“They love it here because we spoil them,” she said. “And it’s great for kids. How often do they get to see a real reindeer up close?”
Male reindeer lose their antlers in early fall meaning that Blitzen and Dasher, who still have their large antlers, are both female.
For the next two weekends, Santa will visit the nursery from 10 a.m. to 2 p.m. on Saturday and Sunday and a third reindeer will be brought in to stand for photos for this event. While Blitzen and Dasher are people-friendly, the third reindeer has been specially trained to stand still for hours at a time, Bruckner said.
“Kids get to take pictures with Santa and pet the reindeer and we”ll have cider and cookies,” Bruckner said. “It’s a great way to get into the holiday spirit.”
Also visiting this year are Curly, the curious camel and his companion, Moe, the miniature donkey.
Bruckner said that the animals are fun for kids and good for business.
Two Chilean flamingos have hatched at Woodland Park Zoo, marking the second successful breeding season for the species. The first chick hatched Oct. 3 followed by the second hatching on Oct. 9.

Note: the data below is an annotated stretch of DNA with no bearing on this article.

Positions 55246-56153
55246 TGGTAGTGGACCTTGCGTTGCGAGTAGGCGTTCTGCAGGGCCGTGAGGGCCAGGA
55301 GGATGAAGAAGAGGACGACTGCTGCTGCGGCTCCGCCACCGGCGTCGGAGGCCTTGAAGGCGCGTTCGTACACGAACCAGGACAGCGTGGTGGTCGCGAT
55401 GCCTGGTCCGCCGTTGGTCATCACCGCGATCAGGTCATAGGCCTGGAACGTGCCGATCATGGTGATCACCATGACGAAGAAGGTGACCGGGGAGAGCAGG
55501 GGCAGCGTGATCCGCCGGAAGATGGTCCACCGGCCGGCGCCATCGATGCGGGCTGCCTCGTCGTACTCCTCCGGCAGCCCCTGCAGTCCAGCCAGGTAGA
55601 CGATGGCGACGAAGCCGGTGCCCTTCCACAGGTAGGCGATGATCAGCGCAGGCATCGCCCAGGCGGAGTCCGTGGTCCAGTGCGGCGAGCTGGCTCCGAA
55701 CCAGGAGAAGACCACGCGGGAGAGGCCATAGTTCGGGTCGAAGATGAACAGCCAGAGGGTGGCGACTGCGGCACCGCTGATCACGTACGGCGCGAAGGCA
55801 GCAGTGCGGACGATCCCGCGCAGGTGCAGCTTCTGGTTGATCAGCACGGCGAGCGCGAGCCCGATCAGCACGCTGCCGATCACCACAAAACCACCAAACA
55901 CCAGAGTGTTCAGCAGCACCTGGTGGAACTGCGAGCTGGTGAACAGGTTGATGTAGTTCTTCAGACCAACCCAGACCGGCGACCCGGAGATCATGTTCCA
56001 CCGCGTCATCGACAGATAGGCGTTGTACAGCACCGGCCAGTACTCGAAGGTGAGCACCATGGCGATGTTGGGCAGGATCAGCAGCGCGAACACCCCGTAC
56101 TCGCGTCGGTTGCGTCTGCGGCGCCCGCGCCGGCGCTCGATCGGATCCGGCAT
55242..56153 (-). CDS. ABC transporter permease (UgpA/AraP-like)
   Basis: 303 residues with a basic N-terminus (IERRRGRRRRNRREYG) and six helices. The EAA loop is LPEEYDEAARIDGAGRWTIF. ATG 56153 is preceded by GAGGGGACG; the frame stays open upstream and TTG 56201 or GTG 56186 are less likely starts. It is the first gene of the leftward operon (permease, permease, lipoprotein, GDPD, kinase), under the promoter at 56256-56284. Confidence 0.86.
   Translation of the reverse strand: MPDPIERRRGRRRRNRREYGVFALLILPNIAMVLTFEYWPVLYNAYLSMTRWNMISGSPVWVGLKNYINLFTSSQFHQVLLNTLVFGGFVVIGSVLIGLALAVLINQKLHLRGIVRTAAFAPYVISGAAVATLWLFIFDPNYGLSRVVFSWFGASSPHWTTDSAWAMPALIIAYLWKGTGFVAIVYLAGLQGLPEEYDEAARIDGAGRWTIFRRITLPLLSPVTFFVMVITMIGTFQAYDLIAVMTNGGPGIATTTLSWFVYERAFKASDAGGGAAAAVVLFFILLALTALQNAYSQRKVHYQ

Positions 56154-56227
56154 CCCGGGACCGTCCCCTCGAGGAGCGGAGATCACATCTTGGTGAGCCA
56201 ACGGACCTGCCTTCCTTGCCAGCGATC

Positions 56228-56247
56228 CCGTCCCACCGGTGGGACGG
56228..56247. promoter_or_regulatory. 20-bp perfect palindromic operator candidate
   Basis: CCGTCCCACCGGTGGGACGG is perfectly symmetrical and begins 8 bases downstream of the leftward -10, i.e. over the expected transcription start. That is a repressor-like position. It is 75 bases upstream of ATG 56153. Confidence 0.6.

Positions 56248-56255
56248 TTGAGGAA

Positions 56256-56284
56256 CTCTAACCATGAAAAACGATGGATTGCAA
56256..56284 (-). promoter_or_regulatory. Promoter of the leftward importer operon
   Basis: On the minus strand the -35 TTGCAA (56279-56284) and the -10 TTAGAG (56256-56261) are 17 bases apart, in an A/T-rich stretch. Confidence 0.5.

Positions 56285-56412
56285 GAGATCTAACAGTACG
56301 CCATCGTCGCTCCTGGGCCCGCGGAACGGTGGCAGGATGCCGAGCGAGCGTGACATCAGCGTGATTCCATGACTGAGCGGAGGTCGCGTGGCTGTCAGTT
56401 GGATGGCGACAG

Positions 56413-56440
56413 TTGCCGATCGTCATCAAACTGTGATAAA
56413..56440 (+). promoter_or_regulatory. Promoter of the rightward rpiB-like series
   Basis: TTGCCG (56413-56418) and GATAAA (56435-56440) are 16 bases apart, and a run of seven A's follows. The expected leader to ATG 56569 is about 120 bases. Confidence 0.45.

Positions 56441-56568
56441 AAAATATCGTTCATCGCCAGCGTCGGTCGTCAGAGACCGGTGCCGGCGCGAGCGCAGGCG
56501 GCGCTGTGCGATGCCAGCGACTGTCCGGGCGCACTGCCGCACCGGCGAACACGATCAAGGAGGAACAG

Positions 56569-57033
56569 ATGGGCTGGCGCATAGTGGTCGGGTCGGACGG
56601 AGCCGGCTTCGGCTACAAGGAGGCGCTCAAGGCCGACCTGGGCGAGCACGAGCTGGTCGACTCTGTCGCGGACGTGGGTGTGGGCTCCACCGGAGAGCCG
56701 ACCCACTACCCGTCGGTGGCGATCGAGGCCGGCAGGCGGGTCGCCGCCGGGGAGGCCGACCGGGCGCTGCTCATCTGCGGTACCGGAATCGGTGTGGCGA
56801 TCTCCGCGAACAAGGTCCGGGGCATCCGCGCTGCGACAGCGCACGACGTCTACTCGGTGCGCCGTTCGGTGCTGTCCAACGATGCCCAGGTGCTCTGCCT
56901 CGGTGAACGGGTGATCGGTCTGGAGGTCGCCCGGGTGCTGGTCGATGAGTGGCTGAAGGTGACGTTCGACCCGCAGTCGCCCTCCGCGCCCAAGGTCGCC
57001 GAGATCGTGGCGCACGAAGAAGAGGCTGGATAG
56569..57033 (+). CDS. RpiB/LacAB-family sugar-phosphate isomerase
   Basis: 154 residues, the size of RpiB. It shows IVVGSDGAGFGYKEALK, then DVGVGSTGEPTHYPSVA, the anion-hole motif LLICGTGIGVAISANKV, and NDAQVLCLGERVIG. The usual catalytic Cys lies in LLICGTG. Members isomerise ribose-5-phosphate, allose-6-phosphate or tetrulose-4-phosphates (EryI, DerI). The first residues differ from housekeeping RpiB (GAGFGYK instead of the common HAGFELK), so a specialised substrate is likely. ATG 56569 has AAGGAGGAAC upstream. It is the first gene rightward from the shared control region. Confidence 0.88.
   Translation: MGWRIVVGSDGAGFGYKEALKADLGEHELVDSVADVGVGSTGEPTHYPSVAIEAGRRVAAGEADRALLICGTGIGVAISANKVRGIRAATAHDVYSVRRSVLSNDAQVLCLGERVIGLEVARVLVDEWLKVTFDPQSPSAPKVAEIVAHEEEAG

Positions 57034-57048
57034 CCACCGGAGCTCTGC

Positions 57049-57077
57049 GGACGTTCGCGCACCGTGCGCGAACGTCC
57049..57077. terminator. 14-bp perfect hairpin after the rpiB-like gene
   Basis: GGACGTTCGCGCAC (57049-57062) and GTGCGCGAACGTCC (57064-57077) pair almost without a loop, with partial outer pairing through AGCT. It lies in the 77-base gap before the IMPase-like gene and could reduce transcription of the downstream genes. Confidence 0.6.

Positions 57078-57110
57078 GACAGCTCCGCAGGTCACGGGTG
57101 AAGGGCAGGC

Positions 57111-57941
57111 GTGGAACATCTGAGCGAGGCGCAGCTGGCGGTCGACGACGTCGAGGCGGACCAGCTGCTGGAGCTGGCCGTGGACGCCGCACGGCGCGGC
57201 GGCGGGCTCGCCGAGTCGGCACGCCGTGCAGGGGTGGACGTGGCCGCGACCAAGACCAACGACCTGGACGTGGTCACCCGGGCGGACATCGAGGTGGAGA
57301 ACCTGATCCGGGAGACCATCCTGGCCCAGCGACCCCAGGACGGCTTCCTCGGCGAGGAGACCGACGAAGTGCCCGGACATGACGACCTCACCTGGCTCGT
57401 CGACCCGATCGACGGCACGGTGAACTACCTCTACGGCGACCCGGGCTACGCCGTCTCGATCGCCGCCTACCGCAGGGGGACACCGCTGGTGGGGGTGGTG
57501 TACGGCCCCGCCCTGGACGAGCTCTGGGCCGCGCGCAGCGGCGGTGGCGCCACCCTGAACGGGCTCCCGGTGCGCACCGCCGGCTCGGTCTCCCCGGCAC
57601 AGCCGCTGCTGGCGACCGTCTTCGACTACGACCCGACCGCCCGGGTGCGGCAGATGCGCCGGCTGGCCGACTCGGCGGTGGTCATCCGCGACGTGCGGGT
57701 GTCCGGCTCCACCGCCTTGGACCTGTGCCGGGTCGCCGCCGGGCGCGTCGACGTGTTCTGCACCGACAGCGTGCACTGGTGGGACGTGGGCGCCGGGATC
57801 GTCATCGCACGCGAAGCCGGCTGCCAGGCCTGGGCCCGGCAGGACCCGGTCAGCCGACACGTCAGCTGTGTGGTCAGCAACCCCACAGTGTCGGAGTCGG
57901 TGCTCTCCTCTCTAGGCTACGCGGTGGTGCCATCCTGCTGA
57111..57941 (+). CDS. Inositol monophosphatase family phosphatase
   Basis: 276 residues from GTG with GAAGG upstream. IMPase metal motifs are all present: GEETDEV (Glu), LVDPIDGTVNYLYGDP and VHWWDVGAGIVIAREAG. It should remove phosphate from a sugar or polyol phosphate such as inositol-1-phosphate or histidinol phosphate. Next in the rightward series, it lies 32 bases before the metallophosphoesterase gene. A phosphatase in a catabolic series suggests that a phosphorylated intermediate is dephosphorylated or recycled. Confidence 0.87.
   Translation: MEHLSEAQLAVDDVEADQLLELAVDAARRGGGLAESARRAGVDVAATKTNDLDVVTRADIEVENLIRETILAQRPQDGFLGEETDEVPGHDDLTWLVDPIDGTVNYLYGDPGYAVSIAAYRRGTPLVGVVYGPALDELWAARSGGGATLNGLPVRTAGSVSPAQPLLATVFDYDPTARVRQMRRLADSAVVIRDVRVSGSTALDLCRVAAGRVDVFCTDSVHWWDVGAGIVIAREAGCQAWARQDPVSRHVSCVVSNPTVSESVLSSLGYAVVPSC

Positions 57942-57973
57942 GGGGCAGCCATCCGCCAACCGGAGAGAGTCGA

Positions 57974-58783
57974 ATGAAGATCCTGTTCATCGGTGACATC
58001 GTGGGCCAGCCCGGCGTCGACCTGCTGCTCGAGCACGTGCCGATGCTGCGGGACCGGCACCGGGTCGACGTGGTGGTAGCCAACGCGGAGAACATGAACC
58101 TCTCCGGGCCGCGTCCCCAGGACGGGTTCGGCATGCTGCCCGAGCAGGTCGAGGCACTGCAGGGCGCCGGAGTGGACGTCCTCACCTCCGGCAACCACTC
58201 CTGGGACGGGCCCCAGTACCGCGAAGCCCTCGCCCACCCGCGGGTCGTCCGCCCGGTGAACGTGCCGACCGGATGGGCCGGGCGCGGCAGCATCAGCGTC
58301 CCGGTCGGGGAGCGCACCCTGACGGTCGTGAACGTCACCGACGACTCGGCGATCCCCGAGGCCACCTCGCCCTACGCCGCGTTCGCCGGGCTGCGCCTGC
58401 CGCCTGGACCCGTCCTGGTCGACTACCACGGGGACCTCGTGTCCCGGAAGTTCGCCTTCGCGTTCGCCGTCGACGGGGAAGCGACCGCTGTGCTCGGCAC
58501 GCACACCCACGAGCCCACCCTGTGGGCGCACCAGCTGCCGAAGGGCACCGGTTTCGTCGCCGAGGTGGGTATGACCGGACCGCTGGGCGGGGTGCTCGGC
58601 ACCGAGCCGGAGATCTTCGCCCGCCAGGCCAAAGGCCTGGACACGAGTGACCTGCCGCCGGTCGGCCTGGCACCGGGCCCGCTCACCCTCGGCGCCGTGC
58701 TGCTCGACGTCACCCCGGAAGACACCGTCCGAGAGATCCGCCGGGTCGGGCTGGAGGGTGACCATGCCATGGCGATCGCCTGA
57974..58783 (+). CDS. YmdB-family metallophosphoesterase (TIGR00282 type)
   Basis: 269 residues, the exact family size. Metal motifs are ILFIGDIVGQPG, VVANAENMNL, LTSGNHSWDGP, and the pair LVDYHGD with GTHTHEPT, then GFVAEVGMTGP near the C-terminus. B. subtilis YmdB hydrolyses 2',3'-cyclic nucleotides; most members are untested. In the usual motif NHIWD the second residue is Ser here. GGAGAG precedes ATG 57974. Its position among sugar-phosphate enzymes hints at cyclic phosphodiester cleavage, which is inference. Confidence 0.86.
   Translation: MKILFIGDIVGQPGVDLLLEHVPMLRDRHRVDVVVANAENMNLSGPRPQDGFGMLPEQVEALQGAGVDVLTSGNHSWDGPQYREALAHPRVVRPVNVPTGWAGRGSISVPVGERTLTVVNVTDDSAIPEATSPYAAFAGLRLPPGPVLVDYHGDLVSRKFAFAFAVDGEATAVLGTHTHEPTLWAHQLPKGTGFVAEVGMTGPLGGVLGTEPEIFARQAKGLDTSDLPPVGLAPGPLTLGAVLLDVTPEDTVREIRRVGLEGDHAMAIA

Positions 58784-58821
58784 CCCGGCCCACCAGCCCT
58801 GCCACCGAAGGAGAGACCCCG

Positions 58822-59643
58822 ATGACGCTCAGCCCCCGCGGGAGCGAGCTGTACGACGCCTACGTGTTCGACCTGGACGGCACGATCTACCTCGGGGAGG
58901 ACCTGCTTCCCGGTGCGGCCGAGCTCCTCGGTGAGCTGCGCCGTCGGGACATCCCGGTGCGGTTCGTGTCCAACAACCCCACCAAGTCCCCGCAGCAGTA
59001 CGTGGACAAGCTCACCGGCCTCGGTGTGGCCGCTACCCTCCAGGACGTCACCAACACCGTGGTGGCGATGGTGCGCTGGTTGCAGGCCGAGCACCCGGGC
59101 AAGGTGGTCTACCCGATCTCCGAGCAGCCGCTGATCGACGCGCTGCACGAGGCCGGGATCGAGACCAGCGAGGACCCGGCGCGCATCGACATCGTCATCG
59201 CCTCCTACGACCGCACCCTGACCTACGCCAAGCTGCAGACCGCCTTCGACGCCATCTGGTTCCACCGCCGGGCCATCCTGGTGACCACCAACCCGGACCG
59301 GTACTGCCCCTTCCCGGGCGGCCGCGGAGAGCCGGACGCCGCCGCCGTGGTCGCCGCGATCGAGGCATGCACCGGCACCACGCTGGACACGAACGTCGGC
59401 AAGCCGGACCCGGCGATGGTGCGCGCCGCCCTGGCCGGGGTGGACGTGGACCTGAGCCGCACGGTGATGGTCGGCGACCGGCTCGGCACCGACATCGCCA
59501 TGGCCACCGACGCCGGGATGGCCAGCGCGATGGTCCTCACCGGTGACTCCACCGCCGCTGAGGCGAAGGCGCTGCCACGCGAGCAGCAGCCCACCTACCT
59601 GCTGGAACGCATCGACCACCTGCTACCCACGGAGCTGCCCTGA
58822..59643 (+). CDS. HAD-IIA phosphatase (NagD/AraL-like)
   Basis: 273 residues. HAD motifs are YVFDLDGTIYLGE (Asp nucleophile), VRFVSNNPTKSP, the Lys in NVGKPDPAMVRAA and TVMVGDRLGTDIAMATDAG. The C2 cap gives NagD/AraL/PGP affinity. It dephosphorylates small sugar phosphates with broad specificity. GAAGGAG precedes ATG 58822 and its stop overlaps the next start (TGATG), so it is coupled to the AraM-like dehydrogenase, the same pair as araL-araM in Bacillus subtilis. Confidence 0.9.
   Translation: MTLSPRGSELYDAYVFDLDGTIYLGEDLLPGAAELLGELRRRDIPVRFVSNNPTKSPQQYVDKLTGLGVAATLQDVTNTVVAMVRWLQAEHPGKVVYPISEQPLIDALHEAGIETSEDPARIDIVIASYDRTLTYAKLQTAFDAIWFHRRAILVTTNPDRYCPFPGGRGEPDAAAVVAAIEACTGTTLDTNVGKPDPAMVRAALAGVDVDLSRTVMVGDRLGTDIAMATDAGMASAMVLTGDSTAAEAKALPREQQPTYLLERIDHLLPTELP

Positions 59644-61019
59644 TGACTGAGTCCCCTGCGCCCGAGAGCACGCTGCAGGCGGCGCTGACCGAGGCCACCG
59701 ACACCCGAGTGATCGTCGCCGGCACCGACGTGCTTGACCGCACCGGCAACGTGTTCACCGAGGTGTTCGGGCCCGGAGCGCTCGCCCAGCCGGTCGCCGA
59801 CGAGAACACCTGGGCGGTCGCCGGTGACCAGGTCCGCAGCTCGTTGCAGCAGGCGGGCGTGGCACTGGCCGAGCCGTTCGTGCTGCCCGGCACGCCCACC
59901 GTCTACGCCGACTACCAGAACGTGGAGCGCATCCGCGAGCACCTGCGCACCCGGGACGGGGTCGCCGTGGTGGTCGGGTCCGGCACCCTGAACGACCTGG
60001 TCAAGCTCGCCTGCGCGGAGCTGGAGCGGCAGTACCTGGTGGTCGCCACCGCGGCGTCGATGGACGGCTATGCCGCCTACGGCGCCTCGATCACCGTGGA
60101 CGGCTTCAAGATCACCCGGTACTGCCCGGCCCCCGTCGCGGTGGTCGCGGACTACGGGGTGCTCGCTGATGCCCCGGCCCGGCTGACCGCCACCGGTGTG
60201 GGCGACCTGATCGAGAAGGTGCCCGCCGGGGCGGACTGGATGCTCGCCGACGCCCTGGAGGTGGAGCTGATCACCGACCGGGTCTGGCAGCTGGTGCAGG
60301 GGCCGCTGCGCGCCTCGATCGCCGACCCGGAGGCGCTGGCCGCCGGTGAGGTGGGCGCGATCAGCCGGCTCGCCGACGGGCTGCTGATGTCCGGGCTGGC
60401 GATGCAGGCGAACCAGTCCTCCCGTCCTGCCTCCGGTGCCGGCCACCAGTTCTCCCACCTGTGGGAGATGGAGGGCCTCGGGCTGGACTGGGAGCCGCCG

Both chicks are in the flamingo exhibit under the care of their parents, who feed them “crop milk,” a dark red secretion produced in their upper digestive tract. The substance is nutritionally similar to milk that is produced by mammals.
The chicks leave their nest about three to five days after hatching but remain in close proximity to their parents for feedings and brooding.
Three more eggs are expected to hatch later in the month, according to a Woodland Park Zoo press release.
Last year’s flock produced three chicks, which were hand-raised by the zoo staff before being introduced to the colony.
Flamingo chicks hatch with a whitish-gray down and can acquire extensive pink feathering that can be mixed with gray-brown contour feathers at about 1 year of age. Juveniles usually have full pink feathering by 2 to 3 years of age.
More than 1,300 endangered Oregon spotted frogs were released into the wild last week near Olympia with the help of the Woodland Park Zoo in an ongoing effort to re-establish their populations in Washington.